"Folates" refers to a family of B9 vitamin compounds that are interconvertible in a series of intracellular biochemical reactions. Folate can be effective when administered by oral or parenteral routes; however, much higher oral than parenteral doses are required to correct the systemic folate deficiency. The parenteral route is probably more effective in achieving CSF folate levels appropriate to the age of the affected individual. In either case, achieving CSF folate levels in the normal range for the age of the affected individual is challenging [Torres et al 2015].

Folate Formulations

Based on the current understanding of folate transport and metabolism, the following reduced folates can be used to treat HFM:

  • 5-formyltetrahydrofolate (5-formylTHF), also known as folinic acid or Leucovorin®, is a racemic stable form of folate. The active isomer is found in low quantities in normal human tissues. Leucovorin is available in oral and parenteral formulations. There is considerable experience in dosing with this folate form (see Folate Dosing).
  • The active isomer of 5-formylTHF, (6S)5-formylTHF (also known as Isovorin® or Fusilev®), is available for parenteral administration. Anecdotal observations suggest that the active isomer may be more effective for treatment when there is refractory neurologic disease. The biologic impact of the active isomer is twice that of the racemic mixture when the dose is the same.
  • The physiologic folate predominant in blood and tissues, (6S)5-methyltetrahydrofolate or (6S)5-methylTHF, is now available commercially as Metafolin® and Deplin®. Neither drug is available for parenteral administration. Published information on the use of (6S)5-methylTHF for the treatment of HFM is not available, although the dosing should be comparable to that of (6S)5-formylTHF. The formulation of Metafolin® is too low (800 µg) to make this agent feasible for the treatment of HFM. Deplin® is available as a 15-mg tablet.

Note: If possible, folic acid should be avoided as a treatment of HFM (see Agents/Circumstances to Avoid).

Folate Dosing

Because HFM is rare, controlled studies to establish optimal treatment have not been possible. The oral dose of 5-formylTHF required to overcome the loss of PCFT-mediated intestinal folate absorption appears to vary from individual to individual. The dose required to obviate the neurologic consequences is much higher than that needed to correct the systemic folate deficiency. The dose should be guided by its effect on trough CSF folate concentrations. The end-point is CSF folate concentrations as close as possible to the normal range for the affected individual’s age:

  • The reported oral dose of 5-formylTHF associated with a "good" outcome is approximately 150-200 mg daily [Geller et al 2002]. Much higher doses have been used as well [personal communication to Author]. A reasonable starting oral dose of 5-formylTHF in an infant could be 50 mg or 10-15 mg/kg given daily as a single dose.
    Note: Normal CSF folate is approximately 100 nmol/L for infants to age two years, decreasing to approximately 75 nmol/L by age five years and to approximately 65 nmol/L by age 19 years [Verbeek et al 2008].
  • The parenteral dose required to achieve adequate blood folate levels is much lower than the oral dose. With intramuscular injections of approximately 1.0 mg/day of 5-formylTHF, the anemia will fully correct; however, the endpoint for treatment is based on the CSF folate level, which will require much higher folate doses [Torres et al 2015].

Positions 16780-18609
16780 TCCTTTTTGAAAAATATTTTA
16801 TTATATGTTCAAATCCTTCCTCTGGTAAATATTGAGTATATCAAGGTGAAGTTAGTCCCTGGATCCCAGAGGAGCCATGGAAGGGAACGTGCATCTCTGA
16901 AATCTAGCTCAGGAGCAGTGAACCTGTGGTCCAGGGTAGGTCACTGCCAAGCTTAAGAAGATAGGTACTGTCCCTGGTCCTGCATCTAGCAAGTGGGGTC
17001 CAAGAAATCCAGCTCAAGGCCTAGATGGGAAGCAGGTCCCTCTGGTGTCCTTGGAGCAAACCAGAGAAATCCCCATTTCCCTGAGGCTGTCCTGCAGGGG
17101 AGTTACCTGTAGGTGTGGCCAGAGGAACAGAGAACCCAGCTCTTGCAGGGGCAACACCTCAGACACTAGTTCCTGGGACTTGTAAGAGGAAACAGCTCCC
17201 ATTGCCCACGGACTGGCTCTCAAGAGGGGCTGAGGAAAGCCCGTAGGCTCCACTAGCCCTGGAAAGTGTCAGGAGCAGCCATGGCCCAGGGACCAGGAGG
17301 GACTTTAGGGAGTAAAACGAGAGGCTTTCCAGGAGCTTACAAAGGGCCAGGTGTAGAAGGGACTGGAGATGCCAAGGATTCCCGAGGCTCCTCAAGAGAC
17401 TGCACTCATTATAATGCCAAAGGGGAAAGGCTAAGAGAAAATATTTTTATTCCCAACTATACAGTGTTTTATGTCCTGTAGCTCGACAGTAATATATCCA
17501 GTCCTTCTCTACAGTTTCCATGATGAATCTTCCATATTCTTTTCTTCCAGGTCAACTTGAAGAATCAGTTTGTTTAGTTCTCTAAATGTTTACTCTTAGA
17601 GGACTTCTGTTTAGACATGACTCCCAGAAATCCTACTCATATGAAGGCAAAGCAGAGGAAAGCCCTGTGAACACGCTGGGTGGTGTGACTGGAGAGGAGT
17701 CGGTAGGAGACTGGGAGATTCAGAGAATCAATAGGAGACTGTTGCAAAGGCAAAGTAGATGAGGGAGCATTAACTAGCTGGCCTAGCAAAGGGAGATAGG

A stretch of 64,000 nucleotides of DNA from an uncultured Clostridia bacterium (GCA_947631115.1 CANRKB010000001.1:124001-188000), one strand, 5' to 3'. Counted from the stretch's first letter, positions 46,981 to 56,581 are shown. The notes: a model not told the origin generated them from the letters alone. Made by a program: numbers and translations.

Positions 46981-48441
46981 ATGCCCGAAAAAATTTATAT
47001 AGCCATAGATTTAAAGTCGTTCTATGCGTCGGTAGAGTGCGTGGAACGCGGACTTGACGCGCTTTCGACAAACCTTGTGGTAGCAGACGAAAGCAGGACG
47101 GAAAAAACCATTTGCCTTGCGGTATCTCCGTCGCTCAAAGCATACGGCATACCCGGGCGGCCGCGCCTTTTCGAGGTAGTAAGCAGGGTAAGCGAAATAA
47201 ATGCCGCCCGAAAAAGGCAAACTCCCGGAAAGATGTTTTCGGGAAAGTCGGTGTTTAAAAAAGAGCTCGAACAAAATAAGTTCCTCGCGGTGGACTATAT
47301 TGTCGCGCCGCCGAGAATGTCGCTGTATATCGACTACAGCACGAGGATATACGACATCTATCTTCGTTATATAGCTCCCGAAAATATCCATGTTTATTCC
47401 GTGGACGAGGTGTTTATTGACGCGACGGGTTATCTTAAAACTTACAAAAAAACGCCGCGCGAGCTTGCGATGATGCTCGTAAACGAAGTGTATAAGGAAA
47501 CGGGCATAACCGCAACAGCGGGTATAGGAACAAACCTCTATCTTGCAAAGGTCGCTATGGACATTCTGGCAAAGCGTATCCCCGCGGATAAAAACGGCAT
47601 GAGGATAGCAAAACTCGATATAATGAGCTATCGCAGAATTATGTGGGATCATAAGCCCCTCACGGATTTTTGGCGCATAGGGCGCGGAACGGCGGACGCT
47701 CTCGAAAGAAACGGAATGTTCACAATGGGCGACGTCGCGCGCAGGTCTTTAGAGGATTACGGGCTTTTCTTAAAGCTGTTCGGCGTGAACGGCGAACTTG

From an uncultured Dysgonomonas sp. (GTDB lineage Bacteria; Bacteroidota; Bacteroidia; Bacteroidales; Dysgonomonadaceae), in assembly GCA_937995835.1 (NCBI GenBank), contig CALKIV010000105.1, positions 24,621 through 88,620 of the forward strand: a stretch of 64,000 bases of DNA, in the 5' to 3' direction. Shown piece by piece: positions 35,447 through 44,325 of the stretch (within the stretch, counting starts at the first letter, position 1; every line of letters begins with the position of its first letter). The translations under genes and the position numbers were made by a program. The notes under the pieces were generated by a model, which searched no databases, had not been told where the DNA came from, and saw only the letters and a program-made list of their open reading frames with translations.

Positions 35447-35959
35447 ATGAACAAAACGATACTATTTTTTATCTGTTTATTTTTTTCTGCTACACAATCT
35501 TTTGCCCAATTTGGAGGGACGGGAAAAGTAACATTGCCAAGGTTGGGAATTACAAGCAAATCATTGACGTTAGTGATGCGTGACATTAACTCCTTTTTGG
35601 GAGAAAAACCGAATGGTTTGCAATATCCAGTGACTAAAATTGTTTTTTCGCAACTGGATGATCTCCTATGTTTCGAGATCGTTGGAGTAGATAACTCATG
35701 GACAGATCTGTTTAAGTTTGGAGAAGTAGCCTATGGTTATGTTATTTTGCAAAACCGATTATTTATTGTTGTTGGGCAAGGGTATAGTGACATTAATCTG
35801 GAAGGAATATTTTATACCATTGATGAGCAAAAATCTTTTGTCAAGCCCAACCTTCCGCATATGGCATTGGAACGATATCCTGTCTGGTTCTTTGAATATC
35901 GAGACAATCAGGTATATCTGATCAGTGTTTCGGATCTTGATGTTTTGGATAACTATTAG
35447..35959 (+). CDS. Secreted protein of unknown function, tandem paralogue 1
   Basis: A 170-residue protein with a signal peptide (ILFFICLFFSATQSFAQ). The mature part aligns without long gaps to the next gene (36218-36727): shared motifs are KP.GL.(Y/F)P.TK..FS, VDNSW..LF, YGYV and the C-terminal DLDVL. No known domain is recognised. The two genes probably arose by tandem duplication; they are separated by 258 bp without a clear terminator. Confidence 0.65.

Prevention of Primary Manifestations

Infants diagnosed by genetic testing before signs and symptoms appear should be treated immediately to prevent the onset of folate deficiency and the metabolic and clinical consequences of the disorder.

Prevention of Secondary Complications

If transfusion is required, care should be taken to administer blood products that are appropriate given the immunologic status of the affected individual (e.g., washed packed red blood cells for those who have IgA-deficienciency).


The following should be monitored periodically to assess the adequacy of treatment, and more frequently following initial diagnosis when treatment is being optimized:

  • Complete blood count
  • Serum and CSF folate concentrations. In particular, monitoring the trough CSF folate concentration is critical to assure that the dose of folate is sufficient to achieve CSF folate concentrations as close as possible to what is normal for the affected individual's age.
  • Neurologic/cognitive status to ensure that CSF folate levels are adequate
  • Serum and CSF homocysteine concentrations. A high homocysteine concentration is the most sensitive indicator of folate deficiency.
  • Serum immunoglobulin concentrations until they are within the normal range and the hemoglobin and serum folate levels are normal and stable

Agents/Circumstances to Avoid

If possible, folic acid should be avoided as a treatment of HFM. Although folic acid is very stable and inexpensive, and is the most common pharmacologic source of folate, it is not a physiologic folate. Folic acid binds very tightly to folate receptors, which transport the physiologic folate, 5-methylTHF, into cells by an endocytic mechanism [Kamen & Smith 2004]. Thus, folic acid may interfere with the interaction between 5-methylTHF and folate receptors required for 5-methylTHF transport across the choroid plexus into the cerebrospinal fluid [Grapp et al 2013, Zhao et al 2017].

Evaluation of Relatives at Risk

It is appropriate to evaluate apparently asymptomatic younger sibs of a proband in order to identify as early as possible those who would benefit from prompt initiation of treatment and preventive measures.

Evaluations can include the following: